Assemblyman John Ceretto, R-I-Lewiston, helped pass legislation Wednesday to expand the state's DNA data bank and make New York the first "all crimes DNA" state in the nation.
Under the bill, DNA samples will be collected from anyone convicted of a felony or penal law misdemeanor. Additionally, the bill also significantly expands defendants' access to DNA testing both before and after conviction.
"By expanding the DNA data bank we have bolstered an important public safety tool that will help to keep our streets and communities safe while ensuring that those wrongfully convicted of a crime are exonerated," Ceretto said. "This legislation will also help to ensure that New York state remains on of the safest large states in the nation."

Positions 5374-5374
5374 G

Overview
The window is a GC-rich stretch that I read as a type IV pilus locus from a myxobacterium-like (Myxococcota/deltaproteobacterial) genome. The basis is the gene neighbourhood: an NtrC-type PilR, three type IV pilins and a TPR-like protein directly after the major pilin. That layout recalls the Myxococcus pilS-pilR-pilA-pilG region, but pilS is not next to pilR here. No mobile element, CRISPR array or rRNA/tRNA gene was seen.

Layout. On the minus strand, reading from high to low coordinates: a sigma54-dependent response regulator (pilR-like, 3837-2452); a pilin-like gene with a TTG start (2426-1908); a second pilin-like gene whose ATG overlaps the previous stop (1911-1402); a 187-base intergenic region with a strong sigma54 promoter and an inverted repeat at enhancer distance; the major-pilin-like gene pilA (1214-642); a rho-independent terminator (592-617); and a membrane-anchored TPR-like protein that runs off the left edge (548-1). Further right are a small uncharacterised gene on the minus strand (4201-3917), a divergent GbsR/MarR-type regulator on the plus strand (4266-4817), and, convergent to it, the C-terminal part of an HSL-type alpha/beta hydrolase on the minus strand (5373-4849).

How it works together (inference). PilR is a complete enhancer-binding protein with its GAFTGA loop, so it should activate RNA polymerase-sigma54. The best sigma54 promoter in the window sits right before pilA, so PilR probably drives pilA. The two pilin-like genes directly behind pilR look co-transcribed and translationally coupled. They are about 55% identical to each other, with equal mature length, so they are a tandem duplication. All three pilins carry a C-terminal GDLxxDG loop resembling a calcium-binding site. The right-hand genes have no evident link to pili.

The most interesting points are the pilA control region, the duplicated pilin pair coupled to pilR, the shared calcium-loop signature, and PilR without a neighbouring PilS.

"I am pleased that I could do my part in helping to pass this important public safety measure," Ceretto said.
He noted that the legislation will make New York the first state in the country to expand its DNA data bank so dramatically, a reform that promises to solve thousands of crimes and prevent thousands of others.
Since its launch in 1996, New York state's DNA data bank has been a powerful tool both for preventing and solving crimes - including more than 2,900 convictions - and for proving innocence - including 27 individuals exonerated and countless suspects cleared early-on in investigations.